Amidst austerity, Britain spends to commemorate a war
A Union Flag which was used to cover the bodies of dead soldiers during the First World War is lowered after the Armistice Day service at Westminster Abbey on November 11, 2009 in London, England.
Ninety-nine years ago today, something happened in the Balkan city of Sarajevo that sent shockwaves around the world. The Austrian Archduke Franz Ferdinand was assassinated. That one killing led eventually to the First World War, in which some nine million soldiers died.
Today’s anniversary coincides with a row in Britain over the tone of next year’s centenary commemorations. Military historians claim that the exhibitions and other planned events in the United Kingdom pander to a popular perception that the First World War was utterly futile, a completely avoidable and tragic waste of human life. This perception first grew out of the work of the war poets such as Siegfried Sassoon and Wilfred Owen and was reinforced much later in the 20th century by the musical “Oh What a Lovely War” and the T.V. comedy series “Blackadder.”
Both portrayed Britain’s involvement in the war as a ludicrous and catastrophic blunder. But many historians argue that is false.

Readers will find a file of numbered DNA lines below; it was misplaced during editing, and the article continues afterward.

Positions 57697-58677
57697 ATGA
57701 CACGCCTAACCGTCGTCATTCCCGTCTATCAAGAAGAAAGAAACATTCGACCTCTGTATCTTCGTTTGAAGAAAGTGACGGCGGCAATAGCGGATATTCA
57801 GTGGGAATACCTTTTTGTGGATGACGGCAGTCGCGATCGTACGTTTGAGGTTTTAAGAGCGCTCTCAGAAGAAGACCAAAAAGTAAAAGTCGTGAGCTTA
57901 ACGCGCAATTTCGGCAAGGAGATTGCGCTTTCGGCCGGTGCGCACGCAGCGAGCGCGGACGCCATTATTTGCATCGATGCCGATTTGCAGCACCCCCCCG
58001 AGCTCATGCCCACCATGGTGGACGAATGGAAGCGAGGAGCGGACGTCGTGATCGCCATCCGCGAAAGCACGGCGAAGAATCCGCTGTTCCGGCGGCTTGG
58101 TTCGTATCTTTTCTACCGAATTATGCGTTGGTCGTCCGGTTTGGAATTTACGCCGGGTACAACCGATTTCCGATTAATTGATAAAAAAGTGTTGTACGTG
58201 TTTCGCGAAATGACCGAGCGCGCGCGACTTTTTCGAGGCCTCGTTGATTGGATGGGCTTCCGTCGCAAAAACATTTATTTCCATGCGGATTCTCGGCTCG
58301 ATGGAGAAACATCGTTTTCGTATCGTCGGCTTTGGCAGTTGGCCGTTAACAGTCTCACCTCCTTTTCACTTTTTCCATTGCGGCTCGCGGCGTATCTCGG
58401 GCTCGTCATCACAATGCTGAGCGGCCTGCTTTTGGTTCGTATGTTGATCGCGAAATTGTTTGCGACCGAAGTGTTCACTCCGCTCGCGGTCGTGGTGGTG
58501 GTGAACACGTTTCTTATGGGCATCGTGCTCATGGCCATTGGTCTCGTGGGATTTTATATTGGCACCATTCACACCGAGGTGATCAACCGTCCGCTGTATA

“The First World War was certainly tragic but it was not futile, it was a war of national survival for Britain. And it became a war of liberation for France,” says Prof. Gary Sheffield, director of war studies at Wolverhampton University. “Britain and its allies were defending themselves against German and Austro-Hungarian aggression. We need to recognize what a huge national achievement it was for Britain to come through the war victorious.”
The British government says it does not wish the centenary events to pass judgement on the causes of the war; in the words of one senior minister: “we don’t want this to become an anti-German festival.”
Sir Max Hastings -- author of a new book about the war, “Catastrophe 1914” -- accuses the British centenary planners of moral cowardice.
“Their view seems to be just to regard this as an occasion for hand-wringing and say: ‘Oh god! Wasn’t it awful? We were all to blame.’ They don’t want to upset the Germans.”
Hastings counters that this is an insult to modern Germany which has fully faced up to its militaristic past. He says Britain’s centenary events need not be triumphalist but they must be truthful and they should acknowledge that British soldiers died in a cause worth fighting for.